Recently, the Bureau of Labor announced something that had never happened before in America. At least, not in the time we have been keeping statistics, anyway.

In America, there were now more job openings than job seekers.

On the surface, that sounds great. In fact, at one level, it is very good news.  The Trump recovery is underway, after eight years of the Great Obama Depression.  After eight years of what was at best mismanagement and at worst, an absolute attempt to tank the American economy, this nation is roaring back.  Tax cuts, which have not really kicked in yet, help.  Even bigger for America are the cuts the Administration has made to the regulatory state.

Unfortunately, there is danger ahead.

In economic terms, right now there are too many jobs chasing too few workers. When that happens, there is competition for workers and wages go up.

Higher wages are a good thing, right?

Not necessarily.

This nation and its economists, have lived in fear of inflation since the dark days of the Carter administration.  During the Carter years, inflation rose as high as 13%.  The Federal Reserve stepped in and raised interest rates.  The high interest rates killed inflation but also killed economic growth as well.  Eventually, the Reagan tax cuts helped the economy recover.

Now, fast forward to today.

One of the earliest indicators of inflation is wage inflation. We have not seen much of that yet, but it is coming. And what does the Federal Reserve do when inflation rears its head?   They raise interest rates.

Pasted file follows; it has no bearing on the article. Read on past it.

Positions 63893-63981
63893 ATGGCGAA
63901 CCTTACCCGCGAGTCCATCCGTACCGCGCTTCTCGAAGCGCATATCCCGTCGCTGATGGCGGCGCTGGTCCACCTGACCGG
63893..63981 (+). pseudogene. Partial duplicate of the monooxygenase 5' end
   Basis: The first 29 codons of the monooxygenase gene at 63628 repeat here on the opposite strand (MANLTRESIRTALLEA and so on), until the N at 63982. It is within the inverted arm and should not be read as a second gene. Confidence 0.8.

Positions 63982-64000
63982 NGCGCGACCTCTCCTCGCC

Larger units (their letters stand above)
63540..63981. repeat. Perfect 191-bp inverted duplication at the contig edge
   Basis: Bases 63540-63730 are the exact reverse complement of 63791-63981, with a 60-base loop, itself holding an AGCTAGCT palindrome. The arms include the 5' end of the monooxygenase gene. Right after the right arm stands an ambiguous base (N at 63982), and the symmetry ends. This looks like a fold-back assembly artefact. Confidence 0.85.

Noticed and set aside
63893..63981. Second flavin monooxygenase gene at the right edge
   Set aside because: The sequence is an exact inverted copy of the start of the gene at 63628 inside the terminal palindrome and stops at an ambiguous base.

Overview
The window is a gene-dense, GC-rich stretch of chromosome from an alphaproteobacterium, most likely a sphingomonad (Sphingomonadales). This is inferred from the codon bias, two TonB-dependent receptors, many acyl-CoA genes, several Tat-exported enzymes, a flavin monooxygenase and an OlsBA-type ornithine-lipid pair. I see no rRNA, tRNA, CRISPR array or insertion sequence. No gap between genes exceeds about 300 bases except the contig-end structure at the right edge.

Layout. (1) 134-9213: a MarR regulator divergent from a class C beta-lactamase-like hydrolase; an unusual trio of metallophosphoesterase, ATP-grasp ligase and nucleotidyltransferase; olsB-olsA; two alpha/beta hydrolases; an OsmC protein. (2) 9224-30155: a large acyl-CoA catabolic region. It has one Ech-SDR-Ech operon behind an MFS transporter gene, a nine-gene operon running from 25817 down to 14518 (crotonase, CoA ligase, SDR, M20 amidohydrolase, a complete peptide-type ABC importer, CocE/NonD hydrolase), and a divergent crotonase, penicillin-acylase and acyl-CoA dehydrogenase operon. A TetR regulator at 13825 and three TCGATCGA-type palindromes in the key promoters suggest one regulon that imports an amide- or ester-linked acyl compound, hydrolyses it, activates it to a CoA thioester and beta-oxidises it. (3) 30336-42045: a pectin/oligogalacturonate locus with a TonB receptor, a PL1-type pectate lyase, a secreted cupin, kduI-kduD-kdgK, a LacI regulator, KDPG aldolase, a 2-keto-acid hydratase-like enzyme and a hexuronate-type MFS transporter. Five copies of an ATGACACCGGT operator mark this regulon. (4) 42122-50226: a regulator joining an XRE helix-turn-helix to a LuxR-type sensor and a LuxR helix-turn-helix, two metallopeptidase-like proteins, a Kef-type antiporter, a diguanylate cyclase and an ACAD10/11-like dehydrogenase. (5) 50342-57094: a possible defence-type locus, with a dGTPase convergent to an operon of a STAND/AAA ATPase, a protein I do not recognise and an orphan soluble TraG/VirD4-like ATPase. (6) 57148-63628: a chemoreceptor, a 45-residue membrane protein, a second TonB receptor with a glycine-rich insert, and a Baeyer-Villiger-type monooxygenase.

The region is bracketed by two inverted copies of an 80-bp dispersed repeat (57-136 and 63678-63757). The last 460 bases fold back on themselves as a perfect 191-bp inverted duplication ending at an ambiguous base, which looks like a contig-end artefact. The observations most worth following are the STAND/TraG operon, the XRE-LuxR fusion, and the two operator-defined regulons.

For the last decade, this nation has enjoyed abnormally low interest rates.  And the nation when on a borrowing rampage. The government borrowed money. Businesses borrowed money. People borrowed money.

In 2017, interest rates rose to their highest levels since 2009.

And there is the danger.

One of the issues that led to the launch of the Tea Party movement in 2009, was the unrestrained spending and borrowing by the Federal Government.  Borrowing has a cost and that is in the form of interest that is paid.

The government shows no sign that it is slowing down its spending habits, even as record tax revenues are coming in to the Treasury.

What happens when interest rates rise?

Here are a couple of dirty secrets. First, the government only pays the interest on the national debt. The actual debt itself is recycled by the issuance of new debt paper (treasury bills).  Second, most of those bills are short term bills.  In other words, money the government borrows today, it must borrow again, usually in ninety days.

What happens when the interest rates rise, dramatically?  What happens when we have a repeat of the Carter years and end up with a prime rate of 20.50 percent?

The answer is the government will have to spend a lot more money just to borrow money to remain solvent. Where will that money come from? Some of it will be borrowed. Some of it will have to come from either new taxes, which will strangle the economy. Or, it will have to come from reductions in other government programs.

Anyone remember Greece? They had the same problem.  They could not pay back their debt, could not raise taxes and various powerful constituent groups made it impossible to cut spending.

This kind of financial disaster is coming to America.

The first rain drops are falling.

The storm is coming.

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